H is for Hoffman. Lou Hoffman consistently writes fascinating posts in his Ishmael’s Corner blog. This year, his infographic comparing corporate speak with storytelling went viral.
I is for Inside Pages. Many of my finds are hidden in the “inside pages” of this blog. Here, you’ll find a large collection of sites and blogs that relate to applied storytelling. My Bastille Day post provides a good example of the kind of links I’m referring to. In that post, I published a big list of links I was planning to add to my inside pages (Confession: I still haven’t added all of them.) To find my inside pages, look at this blog’s sidebar, and then scroll down to “Pages,” especially the links below the list of Q&A participants. I will publish a big new set of links soon.
J is for John’s Storied Resume. I cannot claim to be the least bit unbiased, but I truly felt my son’s comic/zine resume was one of the most creative and storied resumes I’d ever seen. He’s working on revising it as he is currently seeking his fortune in Philadelphia.
K is for Kendall Haven’s story definition. I’ve explored the definition of story/storytelling almost since this blog’s inception and have gradually become more convinced of the importance of defining story. A pivotal moment in my thinking came when I read Kendall Haven’s definition of story in his Q&A:
A story is: a character-based narrative of an interesting character’s struggles to reach a real and important goal that is initially blocked by some combination of one or more problems and conflicts that have the potential to create some real risk and danger (jeopardy) for that character, all presented in sufficient detail to make the story seem vivid, compelling, and memorable.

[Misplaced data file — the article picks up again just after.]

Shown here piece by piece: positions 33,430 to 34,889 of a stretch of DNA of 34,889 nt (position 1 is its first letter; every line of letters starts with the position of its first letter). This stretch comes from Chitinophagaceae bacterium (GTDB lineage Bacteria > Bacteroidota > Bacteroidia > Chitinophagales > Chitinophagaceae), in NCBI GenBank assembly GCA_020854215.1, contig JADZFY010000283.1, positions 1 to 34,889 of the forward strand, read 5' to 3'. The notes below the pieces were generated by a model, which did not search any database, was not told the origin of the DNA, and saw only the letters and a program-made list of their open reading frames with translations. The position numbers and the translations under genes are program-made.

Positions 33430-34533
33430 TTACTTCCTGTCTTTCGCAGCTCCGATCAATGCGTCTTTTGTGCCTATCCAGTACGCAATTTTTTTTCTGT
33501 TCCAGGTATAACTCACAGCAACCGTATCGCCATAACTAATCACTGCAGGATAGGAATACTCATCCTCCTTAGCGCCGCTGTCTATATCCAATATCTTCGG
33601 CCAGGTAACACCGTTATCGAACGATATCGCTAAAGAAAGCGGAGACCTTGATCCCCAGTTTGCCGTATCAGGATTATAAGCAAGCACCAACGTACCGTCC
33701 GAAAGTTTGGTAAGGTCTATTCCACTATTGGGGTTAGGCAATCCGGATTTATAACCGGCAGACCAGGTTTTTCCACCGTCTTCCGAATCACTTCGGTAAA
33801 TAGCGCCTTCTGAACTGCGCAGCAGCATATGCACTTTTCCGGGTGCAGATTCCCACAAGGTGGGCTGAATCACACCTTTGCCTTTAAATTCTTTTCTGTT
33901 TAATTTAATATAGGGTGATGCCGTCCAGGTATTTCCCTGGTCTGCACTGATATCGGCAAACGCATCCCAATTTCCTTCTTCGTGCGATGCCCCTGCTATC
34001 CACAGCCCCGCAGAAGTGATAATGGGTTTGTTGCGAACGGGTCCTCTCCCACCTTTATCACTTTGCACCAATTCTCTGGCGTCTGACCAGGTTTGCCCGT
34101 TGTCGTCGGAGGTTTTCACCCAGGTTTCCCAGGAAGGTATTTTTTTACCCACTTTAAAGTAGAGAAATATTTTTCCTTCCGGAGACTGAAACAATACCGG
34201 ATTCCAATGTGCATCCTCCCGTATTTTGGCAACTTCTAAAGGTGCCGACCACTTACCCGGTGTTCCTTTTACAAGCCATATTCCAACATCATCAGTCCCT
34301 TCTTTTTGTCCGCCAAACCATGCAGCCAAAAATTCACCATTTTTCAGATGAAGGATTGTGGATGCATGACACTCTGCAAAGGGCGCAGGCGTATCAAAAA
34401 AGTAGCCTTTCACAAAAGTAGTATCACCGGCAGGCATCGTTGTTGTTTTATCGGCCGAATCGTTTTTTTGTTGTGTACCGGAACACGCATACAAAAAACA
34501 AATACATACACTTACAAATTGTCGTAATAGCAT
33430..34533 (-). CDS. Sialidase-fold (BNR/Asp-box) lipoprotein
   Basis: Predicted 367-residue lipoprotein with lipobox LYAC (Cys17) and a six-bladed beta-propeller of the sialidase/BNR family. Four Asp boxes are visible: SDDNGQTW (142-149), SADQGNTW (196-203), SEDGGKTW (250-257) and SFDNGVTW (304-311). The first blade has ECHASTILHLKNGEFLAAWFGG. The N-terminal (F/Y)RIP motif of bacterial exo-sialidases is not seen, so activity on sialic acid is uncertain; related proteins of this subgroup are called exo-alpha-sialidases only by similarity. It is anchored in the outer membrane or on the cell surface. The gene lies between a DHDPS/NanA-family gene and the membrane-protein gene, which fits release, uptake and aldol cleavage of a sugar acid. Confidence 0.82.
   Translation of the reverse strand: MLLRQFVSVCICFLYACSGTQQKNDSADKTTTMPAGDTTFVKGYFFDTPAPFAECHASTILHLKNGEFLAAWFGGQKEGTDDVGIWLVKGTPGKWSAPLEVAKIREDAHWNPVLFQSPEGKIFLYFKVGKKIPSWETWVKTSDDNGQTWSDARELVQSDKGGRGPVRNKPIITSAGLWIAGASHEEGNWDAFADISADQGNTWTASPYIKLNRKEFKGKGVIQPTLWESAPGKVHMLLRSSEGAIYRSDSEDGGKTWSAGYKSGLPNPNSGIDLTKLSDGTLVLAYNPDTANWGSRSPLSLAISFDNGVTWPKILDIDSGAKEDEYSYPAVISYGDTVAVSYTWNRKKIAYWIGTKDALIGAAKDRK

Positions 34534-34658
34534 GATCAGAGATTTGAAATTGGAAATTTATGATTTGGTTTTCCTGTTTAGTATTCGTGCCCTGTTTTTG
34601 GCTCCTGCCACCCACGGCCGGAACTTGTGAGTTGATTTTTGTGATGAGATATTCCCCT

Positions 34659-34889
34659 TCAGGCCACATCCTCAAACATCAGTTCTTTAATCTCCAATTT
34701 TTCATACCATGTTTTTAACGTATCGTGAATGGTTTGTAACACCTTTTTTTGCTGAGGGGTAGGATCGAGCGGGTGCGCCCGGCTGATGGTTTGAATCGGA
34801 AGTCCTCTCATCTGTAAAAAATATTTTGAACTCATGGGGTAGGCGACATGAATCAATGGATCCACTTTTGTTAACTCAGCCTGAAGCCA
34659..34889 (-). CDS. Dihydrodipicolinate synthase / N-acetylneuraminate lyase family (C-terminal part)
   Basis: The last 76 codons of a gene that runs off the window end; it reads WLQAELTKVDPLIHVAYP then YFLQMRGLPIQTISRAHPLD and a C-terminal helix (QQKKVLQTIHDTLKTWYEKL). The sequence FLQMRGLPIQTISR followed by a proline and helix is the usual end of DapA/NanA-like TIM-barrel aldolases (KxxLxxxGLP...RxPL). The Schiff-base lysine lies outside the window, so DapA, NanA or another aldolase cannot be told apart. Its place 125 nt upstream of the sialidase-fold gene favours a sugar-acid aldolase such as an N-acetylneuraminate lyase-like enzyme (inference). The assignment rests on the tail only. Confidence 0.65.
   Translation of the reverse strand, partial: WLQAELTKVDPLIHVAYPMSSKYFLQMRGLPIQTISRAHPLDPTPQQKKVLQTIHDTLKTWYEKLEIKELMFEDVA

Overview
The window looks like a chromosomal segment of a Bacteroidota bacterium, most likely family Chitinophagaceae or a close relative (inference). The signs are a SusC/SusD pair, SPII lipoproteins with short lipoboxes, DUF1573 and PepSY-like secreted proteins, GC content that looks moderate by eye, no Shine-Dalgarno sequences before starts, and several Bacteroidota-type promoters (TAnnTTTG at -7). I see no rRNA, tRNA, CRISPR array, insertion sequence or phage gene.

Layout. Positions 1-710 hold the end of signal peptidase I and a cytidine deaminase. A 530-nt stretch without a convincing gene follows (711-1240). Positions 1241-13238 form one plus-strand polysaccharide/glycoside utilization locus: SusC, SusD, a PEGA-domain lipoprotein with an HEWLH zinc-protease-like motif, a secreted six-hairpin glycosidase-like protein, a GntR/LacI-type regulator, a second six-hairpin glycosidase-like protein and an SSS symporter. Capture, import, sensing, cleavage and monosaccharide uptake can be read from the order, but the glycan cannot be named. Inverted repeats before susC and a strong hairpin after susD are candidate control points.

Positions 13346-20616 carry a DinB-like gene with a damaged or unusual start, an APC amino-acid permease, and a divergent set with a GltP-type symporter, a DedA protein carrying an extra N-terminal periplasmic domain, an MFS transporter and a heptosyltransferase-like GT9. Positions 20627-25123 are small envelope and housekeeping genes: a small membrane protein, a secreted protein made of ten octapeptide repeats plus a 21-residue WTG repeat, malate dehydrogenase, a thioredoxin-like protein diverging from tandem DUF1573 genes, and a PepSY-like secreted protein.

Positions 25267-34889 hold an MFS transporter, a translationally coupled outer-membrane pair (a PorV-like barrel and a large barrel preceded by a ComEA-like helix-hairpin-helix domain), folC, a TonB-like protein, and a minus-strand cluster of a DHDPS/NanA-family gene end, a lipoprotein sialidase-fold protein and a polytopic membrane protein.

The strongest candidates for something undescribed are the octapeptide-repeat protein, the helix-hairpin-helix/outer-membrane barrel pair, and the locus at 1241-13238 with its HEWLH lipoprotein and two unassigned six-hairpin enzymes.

L is for Life Writing. This blog has always featured content about life writing, personal storytelling, journaling, memoir and similar areas, but I feel I’ve emphasized these topics more this year than in the past, especially through my Personal Storytelling curation. This year, I’ve discovered life-writing gurus like Denis LeDoux. This year, columnist David Brooks conducted a neat project featuring stories by septuagenarians (The Life Report).
M is for Measures of Story. My friend, Sean Buvala came out with a new book this year, Measures of Story, which teaches readers “to create even more stories from the anecdotes and “floats” (the little brother of anecdotes) that are everywhere around you.”
N is for No Story, No Fans. Another friend, another terrific contribution to the discipline. Read my review of Raf Stevens’s excellent book, No Story, No Fans.
O is for onethousandandone. The Australian story consultancy is another example of resurgent practitioners. Principals Gabrielle Dolan and Yamini Naidu (pictured at right) came out with a free ebook, a terrific set of videos, and a coaching program in 2011.
P is for Park. As in Park Howell, who is behind some of my very favorite resources of this year — his slideshow on How to Craft a Great 3-Minute Story and his Storyteller or Marketer slideshow, featured in the Q&A he did with me (I’m pretty sure the latter was created before 2011, but I discovered it this year).
Q is for Q&As. I had thought of 2011 as a rather fallow year for my Q&A series, but in review, it wasn’t too bad, at least the first half. Though more folks commit to these Q&As than follow through, these excellent Q&As graced these pages in 2011: